Seeking a common vision – an Atlanta region for all
By Maria Saporta
These days, in nearly every community forum in Atlanta, someone mentions the city’s unfortunate top ranking for income inequality in the nation.
Most often, the studies cited are for the city of Atlanta, which has a population of less than 500,000 people in a region with about 5 million people.
Bloomberg published a report last October with a headline: “Atlanta Ranks Worst in Income Inequality in the U.S.”
Again, that’s not a ranking touted by the Metro Atlanta Chamber or other economic development organizations.
But now income inequality has become a growing issue in the Atlanta region as poverty has migrated to the suburbs.
During the recent LINK trip to Pittsburgh, Atlanta attendees were impressed by the uniformity of messages that came from Pittsburgh leaders. “If it’s not for all, it’s not for us.” That phrase was repeated verbatim by nearly every leader who addressed the Atlanta Regional Commission’s LINK group.
For Pittsburgh, it was a call for equity – to make sure no group is left behind as the former steel city continues its transformation towards an innovation economy.
And the message hit home for regional Atlanta leaders as well.
Brookings published a recent study that analyzed economic growth in the nation’s top metro areas between 2007 and 2017.
Again, despite solid economic growth, incomes in metro Atlanta have languished. and the wide gulf of racial inequality has continued to plague the region. Annual median earnings for whites hovered around $45,000 while median income for blacks stagnated around $30,000.
The Annie E. Casey Foundation also just published a report – called “Changing the Odds” – that looked at the racial disparities within the city of Atlanta.
Again, the themes are familiar.
“Black Atlantans experience an unemployment rate that is nearly five times higher than for white city residents and have incomes that are one third what their white counterparts make,” according to the Changing the Odds report. “At the same time, an estimated 95 percent of the 10,000 new apartments built in the city between 2013 and 2016 are considered luxury, even though median household income increased by only 6 percent over that same period.”
The Atlanta Regional Housing Forum held a panel discussion on the topic of equity and housing affordability on June 5 with Raphael Bostic, president of the Federal Reserve Bank of Atlanta; developer Egbert Perry; and Lisa Gordon, president and CEO of Atlanta Habitat for Humanity.
“For anyone to have a shot in life, you have to have access to education, a decent living environment and access to employment,” Perry said. “If you can address those three, income inequality isn’t the problem it is today.”
Perry went on to challenge the current thinking regarding the need for affordable housing.
“I would say we don’t have a housing affordability problem,” Perry said. “We have a community development problem.”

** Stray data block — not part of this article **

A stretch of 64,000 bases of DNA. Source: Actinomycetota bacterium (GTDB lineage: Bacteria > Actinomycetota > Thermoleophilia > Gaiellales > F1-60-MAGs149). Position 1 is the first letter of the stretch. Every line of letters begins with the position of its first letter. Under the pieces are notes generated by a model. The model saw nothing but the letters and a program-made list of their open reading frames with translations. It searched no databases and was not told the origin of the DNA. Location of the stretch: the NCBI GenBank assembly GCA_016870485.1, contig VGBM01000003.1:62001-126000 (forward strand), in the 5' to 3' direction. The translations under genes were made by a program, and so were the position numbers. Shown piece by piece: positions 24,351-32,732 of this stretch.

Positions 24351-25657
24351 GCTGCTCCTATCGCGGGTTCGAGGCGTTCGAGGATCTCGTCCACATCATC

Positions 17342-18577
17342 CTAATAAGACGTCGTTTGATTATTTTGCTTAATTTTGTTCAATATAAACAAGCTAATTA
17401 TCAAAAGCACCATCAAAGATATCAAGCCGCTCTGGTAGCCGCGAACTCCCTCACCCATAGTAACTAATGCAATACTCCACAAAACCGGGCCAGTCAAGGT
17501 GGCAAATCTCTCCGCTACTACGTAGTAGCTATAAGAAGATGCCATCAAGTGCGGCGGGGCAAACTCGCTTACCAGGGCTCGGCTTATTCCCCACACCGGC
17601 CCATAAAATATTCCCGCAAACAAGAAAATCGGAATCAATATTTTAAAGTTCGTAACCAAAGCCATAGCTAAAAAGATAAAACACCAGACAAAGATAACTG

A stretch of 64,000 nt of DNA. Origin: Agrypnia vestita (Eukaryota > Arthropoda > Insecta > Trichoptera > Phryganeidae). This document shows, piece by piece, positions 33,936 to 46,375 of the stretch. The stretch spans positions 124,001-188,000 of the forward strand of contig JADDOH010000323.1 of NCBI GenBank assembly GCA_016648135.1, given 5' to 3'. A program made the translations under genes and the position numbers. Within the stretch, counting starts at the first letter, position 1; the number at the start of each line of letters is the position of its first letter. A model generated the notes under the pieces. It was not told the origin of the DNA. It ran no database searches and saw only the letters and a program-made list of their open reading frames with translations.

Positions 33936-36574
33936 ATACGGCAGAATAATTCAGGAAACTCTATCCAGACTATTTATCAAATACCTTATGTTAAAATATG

Bostic then weighed in on whether there was consensus in Atlanta on the issues of income inequality.
“The success on a city level and a regional level is most likely when you have vision,” Bostic said. “My sense is that Atlanta has not really had that. There has not been a North star… where everyone embraces that vision.”
Bostic said Atlanta Mayor Keisha Lance Bottoms has focused on the issue of affordable housing. “The more than affordable housing becomes a crisis, it will be easier to come up with a solution,” Bostic said. “This may be an opportunity to coalesce some people.”
But it’s not just a city issue. It’s a regional issue.
“There are a number of organizations in the city that need to get the message,” Perry said. “The message has to be simple. It ought to be something everyone can embrace – the business community, the civic community and neighborhood-centric organizations. That simple statement should say what are we going to strive for.”
Perry said Atlanta’s messaging in the 1960s was “A city too busy to hate.”
Now Perry said we need another simple message for the region – one that encompasses the following idea. “We want to be a region where every person has access to quality education, housing and that we democratize access to economic opportunity,” Perry said.
During the Q&A portion of the Regional Housing Forum, Tom Cross asked the panel about the need for a regional message. “How do we get various governments in the Atlanta region to work together on a common vision?”
Both Perry and Bostic mentioned the Atlanta Regional Commission as a venue to launch and host the conversation.
“We have to work on good regional solutions,” Perry said. “We have to do that visioning.”
No matter what, the city of Atlanta and the Atlanta region need to move the needle in making our entire metro area more equitable and inclusive.
In short, we need to become a region for all.